Aaron’s persistence paid off, and in 2018 Marlborough District Council agreed to a partnership with Screen Wellington to build a library of locations and support local talent and crew development. On the back of the successful collaboration, council has established Screen Marlborough, one of 10 Regional Film Offices in New Zealand. Screen Marlborough manager Dorien Vermaas says that “Aaron has been unstoppable. None of this would have happened without his mahi and vision; bringing different people together and utilising their talents and skills.” She also says that it’s a great opportunity to diversify Marlborough’s economy with an environmentally ‘lightweight’ sector. “Film is at the heart of all of the other arts – music, sculpture, writing, design – it’s such a fantastic vehicle to bring all of the arts together.”
At the same time, the Blenheim sawmill on Waters Avenue had closed and the sprawling property with seven large warehouses was sitting empty. A friend of Roger’s drove him out there and asked him ‘what could you do with this?’ “It was perfect. You don’t often get the combination of large indoor and outdoor spaces so close to town,” says Roger. Roger looked up owner Rick Osborne in the phone book and cold-called him. Once again, a phone call resulted in a major change in Roger’s filmmaking aspirations, this time, for the region. “Roger rang me with this idea, so I met him and some of his other creative friends,” says Rick. “It seemed like a very inclusive group with very different talents and people ranging from young to old; it was a nice melting pot of people.”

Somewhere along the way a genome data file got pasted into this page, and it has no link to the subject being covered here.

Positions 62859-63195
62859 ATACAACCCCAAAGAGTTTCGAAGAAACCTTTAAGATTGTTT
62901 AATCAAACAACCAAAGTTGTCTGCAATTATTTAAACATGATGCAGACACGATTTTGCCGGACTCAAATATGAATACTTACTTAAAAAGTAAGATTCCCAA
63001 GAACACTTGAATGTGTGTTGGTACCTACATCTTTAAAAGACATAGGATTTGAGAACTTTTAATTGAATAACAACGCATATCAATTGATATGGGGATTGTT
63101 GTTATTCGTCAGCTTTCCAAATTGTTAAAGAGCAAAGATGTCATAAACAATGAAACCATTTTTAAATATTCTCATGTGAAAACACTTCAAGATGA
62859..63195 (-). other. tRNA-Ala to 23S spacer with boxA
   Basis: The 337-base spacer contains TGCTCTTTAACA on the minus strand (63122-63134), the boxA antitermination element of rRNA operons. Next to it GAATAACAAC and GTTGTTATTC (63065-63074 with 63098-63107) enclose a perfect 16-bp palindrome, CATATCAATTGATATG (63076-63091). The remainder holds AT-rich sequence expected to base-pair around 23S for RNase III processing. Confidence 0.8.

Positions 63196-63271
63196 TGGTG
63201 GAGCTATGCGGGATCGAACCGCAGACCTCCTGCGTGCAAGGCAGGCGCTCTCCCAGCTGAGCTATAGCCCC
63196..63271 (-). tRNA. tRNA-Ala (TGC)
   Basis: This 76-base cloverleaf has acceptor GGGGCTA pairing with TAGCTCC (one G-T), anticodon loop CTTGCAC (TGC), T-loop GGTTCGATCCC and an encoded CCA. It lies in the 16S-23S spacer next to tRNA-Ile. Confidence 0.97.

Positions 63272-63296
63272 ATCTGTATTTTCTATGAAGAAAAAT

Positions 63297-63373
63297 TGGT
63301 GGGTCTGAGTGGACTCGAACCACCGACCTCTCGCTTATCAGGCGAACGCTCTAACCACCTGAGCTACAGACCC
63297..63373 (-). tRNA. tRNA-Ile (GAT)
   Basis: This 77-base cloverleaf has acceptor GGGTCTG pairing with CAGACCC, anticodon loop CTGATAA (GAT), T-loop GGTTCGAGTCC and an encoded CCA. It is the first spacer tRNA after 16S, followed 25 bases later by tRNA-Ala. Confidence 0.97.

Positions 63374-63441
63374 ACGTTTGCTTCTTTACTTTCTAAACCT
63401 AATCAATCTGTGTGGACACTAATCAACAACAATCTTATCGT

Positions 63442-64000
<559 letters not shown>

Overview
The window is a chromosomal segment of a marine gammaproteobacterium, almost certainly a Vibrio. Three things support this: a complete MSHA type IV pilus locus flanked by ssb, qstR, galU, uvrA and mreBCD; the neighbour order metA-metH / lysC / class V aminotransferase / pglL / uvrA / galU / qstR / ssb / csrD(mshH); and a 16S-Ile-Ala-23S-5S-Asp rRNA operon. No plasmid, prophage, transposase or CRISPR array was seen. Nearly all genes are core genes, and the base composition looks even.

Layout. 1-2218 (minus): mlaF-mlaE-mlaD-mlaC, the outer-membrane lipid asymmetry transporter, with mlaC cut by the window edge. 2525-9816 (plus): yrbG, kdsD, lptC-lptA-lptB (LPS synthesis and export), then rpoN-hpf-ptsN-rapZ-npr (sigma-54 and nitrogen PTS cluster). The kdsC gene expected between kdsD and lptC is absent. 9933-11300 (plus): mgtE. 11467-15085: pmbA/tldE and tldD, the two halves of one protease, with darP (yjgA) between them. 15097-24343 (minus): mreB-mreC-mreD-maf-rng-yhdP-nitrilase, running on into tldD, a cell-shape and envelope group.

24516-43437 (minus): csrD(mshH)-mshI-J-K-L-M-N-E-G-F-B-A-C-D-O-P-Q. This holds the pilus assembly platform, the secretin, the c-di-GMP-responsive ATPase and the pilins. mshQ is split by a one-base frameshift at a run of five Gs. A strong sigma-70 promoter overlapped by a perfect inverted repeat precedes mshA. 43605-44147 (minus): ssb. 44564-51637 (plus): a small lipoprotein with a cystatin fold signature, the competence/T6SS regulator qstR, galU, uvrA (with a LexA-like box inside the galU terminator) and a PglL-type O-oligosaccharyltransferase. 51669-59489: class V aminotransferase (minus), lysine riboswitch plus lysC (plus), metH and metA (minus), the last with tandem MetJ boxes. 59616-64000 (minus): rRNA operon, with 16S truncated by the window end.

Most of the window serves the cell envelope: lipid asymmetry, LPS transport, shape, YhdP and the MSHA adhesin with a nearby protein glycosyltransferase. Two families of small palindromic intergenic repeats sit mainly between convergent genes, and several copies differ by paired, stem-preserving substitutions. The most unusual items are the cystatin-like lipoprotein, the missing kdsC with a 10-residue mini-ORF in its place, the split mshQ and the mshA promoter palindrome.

Despite saying that “he probably got me at a weak moment”, it was the perfect fit for Rick. “I’m interested in seeing things happen and I think we need more creativity and more people who think outside the square. All they needed was a bit of a hand-up, and I’m enjoying doing it.”
In fact, in addition to donating the venue, Rick has also joined the society helping to develop and grow the studios and local filmmaking. And the gamble is already paying off. The first films shot in the studio space were Rock Bottom written and directed by Aaron Falvey and War Paint, written, produced and co-directed by Nelson-based Justin Eade. Both films have gone on to win regional, national and international awards including Best Drama at the Paris Film Awards, Gold Award – Indie Short Film, Milan and Best Drama, New York Movie Awards (Rock Bottom) and Best Short Film, Berlin, Excellence Award, US Best Shorts Competition and Best Film, Top of the South Film Festival (War Paint). “Shooting on location you’re very beholden to weather and have to hire portaloos, generators and even build shelters, so having all of the facilities at hand is a real boon,” says Justin. “It’s also a great community hub for rehearsals, music videos and meetings.”